I never forgot that, how the teacher’s spill took the focus off that crying child, who thought he was about to be punished for being clumsy. He was not. He was hugged.

My parents had been married in that church, with its basement dinners and Friday night weddings. Because I showed an early love of microphones, I once gave a recitation at the Christmas pageant. The spotlight blinded me and the only way I could get through it was to pretend I was talking directly to Baby Jesus. As practiced, I ended with “Did I say my speech alright?” and a tilt of my  head, and then did the equivalent of a mic drop.

Afterward, my Sunday school teacher cried and my mother might have also.

And then my mother divorced and the man she re-married was a Christian fundamentalist, and we were thrust onto the cold landscape of that hard-shell theology, with no pianos at church, no Christmas, and no Easter, either. Christmas, after all, was foisted upon the rest of the world (Christ-mass…get it?)  by Roman Catholics intent on stealing our babies and our souls.

Or something like that.

We were just kids, and we mostly did as we were told, though I believe my mother knew that if in our new-found faith she took away the tree and presents along with everything else, she’d be swept up in a full-blown rebellion launched by three children willing to torch the house to get what they wanted.

So we had secular Christmas — no mangers, but lots of glitter. A few families at my church didn’t even have that — cleaving, instead, to the notion that all religious holidays were from the devil and we should be blessed to be celebrating Jesus every Lord’s Day (Sunday).

So we’d gather on or around Christmas and sing not a single carol. We’d gather on Easter Sunday, and sing nothing about the resurrection.

I know. Go figure. A fundamentalist can split a hair, and then split it four more times. I know. I’ve done it.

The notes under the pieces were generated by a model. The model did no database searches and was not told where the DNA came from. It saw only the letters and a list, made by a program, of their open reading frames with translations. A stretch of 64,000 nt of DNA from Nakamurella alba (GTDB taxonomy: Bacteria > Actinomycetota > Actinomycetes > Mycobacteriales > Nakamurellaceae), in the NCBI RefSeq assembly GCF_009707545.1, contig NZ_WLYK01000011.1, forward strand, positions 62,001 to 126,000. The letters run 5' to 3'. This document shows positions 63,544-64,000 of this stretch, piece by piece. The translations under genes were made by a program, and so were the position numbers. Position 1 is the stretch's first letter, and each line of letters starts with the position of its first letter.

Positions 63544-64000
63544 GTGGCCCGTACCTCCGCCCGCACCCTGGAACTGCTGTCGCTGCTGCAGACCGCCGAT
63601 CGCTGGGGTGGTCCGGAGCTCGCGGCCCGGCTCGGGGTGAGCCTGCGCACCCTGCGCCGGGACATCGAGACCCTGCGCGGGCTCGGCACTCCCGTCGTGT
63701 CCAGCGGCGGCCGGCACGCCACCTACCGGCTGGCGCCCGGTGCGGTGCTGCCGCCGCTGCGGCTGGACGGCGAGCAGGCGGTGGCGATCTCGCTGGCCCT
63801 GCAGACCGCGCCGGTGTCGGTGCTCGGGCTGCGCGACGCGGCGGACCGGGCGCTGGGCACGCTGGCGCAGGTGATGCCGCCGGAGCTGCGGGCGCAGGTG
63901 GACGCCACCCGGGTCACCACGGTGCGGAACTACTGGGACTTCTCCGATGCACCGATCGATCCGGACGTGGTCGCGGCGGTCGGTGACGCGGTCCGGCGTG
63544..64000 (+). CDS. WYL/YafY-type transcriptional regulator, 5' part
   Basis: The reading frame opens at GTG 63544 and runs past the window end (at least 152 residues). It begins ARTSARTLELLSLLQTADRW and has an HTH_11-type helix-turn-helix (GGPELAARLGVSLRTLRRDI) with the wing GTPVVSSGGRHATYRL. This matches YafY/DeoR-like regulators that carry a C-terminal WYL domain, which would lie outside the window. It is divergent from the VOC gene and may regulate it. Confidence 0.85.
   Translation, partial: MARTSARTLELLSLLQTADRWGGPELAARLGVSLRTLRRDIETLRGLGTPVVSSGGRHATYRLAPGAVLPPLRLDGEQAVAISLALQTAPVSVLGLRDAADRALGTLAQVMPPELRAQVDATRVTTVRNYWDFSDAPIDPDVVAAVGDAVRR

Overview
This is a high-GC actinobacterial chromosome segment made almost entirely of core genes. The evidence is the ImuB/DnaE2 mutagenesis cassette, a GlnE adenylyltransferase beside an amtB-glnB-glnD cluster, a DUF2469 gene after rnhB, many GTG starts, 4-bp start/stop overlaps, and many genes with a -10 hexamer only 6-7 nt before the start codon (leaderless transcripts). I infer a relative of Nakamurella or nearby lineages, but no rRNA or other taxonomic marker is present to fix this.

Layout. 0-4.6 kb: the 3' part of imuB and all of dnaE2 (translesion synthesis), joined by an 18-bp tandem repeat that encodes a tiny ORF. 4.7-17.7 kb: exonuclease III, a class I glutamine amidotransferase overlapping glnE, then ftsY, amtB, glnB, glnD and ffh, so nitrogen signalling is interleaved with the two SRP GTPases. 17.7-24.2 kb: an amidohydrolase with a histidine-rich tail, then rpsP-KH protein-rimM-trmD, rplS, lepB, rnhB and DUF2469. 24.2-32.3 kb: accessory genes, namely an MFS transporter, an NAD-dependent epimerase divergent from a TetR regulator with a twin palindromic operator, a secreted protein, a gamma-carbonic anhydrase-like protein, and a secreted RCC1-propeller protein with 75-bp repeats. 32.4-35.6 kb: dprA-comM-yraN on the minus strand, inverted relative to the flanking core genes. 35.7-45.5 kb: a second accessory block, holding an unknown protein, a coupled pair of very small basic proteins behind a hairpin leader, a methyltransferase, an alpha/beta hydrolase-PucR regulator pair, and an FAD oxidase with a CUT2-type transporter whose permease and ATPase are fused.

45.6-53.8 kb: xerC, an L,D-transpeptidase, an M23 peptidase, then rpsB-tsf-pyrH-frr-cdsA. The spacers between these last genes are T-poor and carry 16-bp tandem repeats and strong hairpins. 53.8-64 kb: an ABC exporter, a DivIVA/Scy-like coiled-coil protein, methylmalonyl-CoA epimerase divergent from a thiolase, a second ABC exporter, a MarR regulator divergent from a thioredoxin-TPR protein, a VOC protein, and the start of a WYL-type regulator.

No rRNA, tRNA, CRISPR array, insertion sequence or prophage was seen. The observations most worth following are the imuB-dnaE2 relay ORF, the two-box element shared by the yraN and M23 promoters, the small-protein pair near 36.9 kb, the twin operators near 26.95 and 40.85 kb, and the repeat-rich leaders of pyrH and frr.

Jesus was not born in December, and a lot of the rituals we enjoy were gathered/stolen from other faiths and cultures, but the songs and the manger sometimes make me long for my pretend life, the one in my head, the one I had before we became fundamentalists. In that life, I don’t struggle with my faith. It just is. In that life, I am comfortable in a pew and my prayer life isn’t spotty. I am wise. I Think Deep Thoughts. God talks directly to me, and not in code.

And then I remember that I am the creator of my faith, and blaming a childhood for where I am is pretty intellectually lazy on my part.

And I also remember the wonderful things I learned from Angry Fundamentalist Jesus (mostly, that things should be fair, and that Christians who read their Book know they must work to make things so). And I remember that after crawling through the desert that is fundamentalism, things turned out incredibly well, and not just “considering.”

Tonight, I will spend time with my husband’s family, who have become my family and I don’t say that lightly.

Tomorrow, I will go to my son’s house and be enfolded there.

I am stepping away from the blog for a few days. I’ll be back on Dec. 31, when I hope we can get together and share New Year’s resolutions we have no intention of keeping.

In the meantime: Merry Christmas. However you celebrate, whether you celebrate, may you be surrounded by light and love. Those are, after all, the best gifts of all.